Uproar ensues over byzantine electoral change

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Uproar ensues over byzantine electoral change


Rep. Sim Sang-jeung, left, floor leader of the Justice Party, leaves a party meeting Monday to attend a press conference to explain proposed changes to the legislature’s electoral system. The ruling Democratic Party and three opposition parties, including the Justice Party, agreed on the controversial electoral reform plan Sunday. [NEWS1]

The ruling party and three opposition parties’ complex formula to decide proportional representatives for next year’s general election caused a furor Monday after a senior lawmaker said that the public doesn’t need to understand the system.

Floor leaders of the ruling Democratic Party (DP) and opposition Bareunmirae Party, Party for Democracy and Peace and Justice Party reached a tentative agreement to revise the current election system Sunday night after hours of negotiations. The main opposition Liberty Korea Party (LKP) did not participate in the negotiations.

The four parties agreed to maintain the total number of seats in the National Assembly at 300. They agreed to reduce the electoral seats from 253 to 225, while increasing proportional seats from 47 to 75. They also agreed to lower the voting age to 18.

Rep. Sim Sang-jeung, floor leader of the Justice Party, held a briefing Sunday night to explain the intended changes, but the complexity of a new equation to be used to allocate proportional seats to political parties quickly threw journalists off.

After a series of questions by puzzled reporters, Sim admitted to the problem. “The election system is extremely complicated if you look at the numbers,” Sim said. “Computers can take care of the formula, no matter how complex it is, but it is hard to understand now.”

After reporters repeatedly demanded a clear mathematical formula on allocating proportional representatives, Sim said, “You won’t understand the formula. It must be calibrated by a mathematician.”

“How can the people understand this, when reporters cannot understand it,” asked one reporter. “The people don’t need a formula,” said Sim in response. “For example, when you use a computer, you just need to know how to type with the keyboard. You don’t have to know how the components work inside the computer.”

The LKP condemned its rivals for creating a complicated system that no one can understand in a closed-door negotiation. “[Sim] said the people don’t need to know,” said Rep. Na Kyung-won, floor leader of the LKP. “Let’s think about why they are making this complex system.”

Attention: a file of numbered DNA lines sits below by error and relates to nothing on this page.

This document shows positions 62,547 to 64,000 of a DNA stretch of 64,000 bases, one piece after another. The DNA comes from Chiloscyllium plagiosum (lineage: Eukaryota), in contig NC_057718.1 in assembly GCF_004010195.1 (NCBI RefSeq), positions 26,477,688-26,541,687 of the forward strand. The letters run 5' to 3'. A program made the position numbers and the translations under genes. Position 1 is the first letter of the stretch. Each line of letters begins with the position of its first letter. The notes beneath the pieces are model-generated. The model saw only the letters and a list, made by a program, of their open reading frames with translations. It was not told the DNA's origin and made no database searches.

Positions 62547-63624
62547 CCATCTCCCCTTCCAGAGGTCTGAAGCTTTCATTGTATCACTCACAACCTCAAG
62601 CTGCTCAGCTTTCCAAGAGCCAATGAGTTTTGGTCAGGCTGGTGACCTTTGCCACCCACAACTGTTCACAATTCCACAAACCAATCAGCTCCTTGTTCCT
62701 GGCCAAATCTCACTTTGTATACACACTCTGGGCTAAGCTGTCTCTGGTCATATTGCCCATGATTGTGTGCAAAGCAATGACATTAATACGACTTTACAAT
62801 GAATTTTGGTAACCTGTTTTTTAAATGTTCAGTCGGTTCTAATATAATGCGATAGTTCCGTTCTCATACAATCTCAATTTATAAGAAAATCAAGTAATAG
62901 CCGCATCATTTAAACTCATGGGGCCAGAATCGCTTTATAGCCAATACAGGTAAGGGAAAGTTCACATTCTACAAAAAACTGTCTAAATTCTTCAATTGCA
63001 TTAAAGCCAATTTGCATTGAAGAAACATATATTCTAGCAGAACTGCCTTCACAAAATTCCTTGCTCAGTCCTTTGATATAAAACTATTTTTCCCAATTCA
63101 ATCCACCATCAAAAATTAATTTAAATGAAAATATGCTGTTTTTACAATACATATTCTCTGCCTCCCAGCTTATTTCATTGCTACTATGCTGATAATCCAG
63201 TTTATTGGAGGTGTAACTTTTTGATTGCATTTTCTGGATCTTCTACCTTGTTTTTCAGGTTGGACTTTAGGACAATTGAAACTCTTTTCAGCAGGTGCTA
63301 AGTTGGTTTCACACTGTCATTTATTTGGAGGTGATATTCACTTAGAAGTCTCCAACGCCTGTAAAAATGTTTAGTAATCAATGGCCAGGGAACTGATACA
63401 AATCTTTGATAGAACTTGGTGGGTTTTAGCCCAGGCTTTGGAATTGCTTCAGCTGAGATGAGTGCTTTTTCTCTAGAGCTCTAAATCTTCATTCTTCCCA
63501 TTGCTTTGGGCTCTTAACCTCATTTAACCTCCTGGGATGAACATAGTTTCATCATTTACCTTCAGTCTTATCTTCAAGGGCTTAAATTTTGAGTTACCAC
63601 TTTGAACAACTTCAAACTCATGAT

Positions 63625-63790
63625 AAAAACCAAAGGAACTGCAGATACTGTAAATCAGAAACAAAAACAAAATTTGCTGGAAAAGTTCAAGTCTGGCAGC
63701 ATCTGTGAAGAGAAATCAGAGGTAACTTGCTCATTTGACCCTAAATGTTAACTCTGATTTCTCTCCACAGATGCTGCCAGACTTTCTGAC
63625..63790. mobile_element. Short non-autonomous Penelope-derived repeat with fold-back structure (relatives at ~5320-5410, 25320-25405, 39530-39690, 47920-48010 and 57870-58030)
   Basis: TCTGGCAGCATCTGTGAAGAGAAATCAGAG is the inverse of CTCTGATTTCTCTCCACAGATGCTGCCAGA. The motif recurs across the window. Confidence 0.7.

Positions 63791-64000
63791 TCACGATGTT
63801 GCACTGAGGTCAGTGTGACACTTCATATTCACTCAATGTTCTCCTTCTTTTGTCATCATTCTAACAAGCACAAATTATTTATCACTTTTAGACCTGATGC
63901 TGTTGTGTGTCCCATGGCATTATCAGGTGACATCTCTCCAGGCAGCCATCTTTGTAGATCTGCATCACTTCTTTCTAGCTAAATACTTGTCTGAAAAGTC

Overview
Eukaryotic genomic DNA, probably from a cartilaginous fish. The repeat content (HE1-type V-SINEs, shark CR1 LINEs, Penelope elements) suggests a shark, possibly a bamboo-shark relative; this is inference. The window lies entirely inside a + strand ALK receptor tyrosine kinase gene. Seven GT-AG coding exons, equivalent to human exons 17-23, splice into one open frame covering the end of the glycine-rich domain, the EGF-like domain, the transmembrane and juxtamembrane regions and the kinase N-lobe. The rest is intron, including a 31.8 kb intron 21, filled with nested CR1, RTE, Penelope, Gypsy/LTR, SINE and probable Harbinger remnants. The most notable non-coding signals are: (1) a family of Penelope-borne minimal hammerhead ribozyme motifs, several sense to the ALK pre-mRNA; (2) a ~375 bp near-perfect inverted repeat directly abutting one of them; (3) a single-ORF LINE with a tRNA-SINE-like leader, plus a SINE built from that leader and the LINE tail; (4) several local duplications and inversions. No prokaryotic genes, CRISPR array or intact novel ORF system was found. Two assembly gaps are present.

Na then said the key of the agreement was making the Justice Party an independent negotiating bloc by giving them more proportional representation. By doing so, the liberals want to weaken the power of the conservatives, she said.

A party with 20 or more lawmakers is called a negotiating bloc, which has the power to send representatives to negotiate legislative calendars and bills and receive a higher state subsidy. As of now, only the DP, LKP and Bareunmirae Party are negotiation blocs.

Sim said Monday that Na was just picking a fight. Although the complex change was agreed after seven hours of negotiations among the chief negotiators of the four parties, it remains to be seen whether they will be endorsed by lawmakers of each party. Some lawmakers of the Bareunmirae Party and Party for Democracy and Peace already expressed their opposition.

Some Bareunmirae lawmakers said they disagree with the plan that the election law revision will be voted on through a “fast-track” system along with the Moon Jae-in administration’s initiatives to create a new investigative body for public servants and redistribute investigative power between the prosecution and the police.

Party for Democracy and Peace lawmakers oppose the election reform plan because electoral seats in their strongholds of Gwangju and the Jeolla provinces will drop.

BY SER MYO-JA [ser.myoja@joongang.co.kr]
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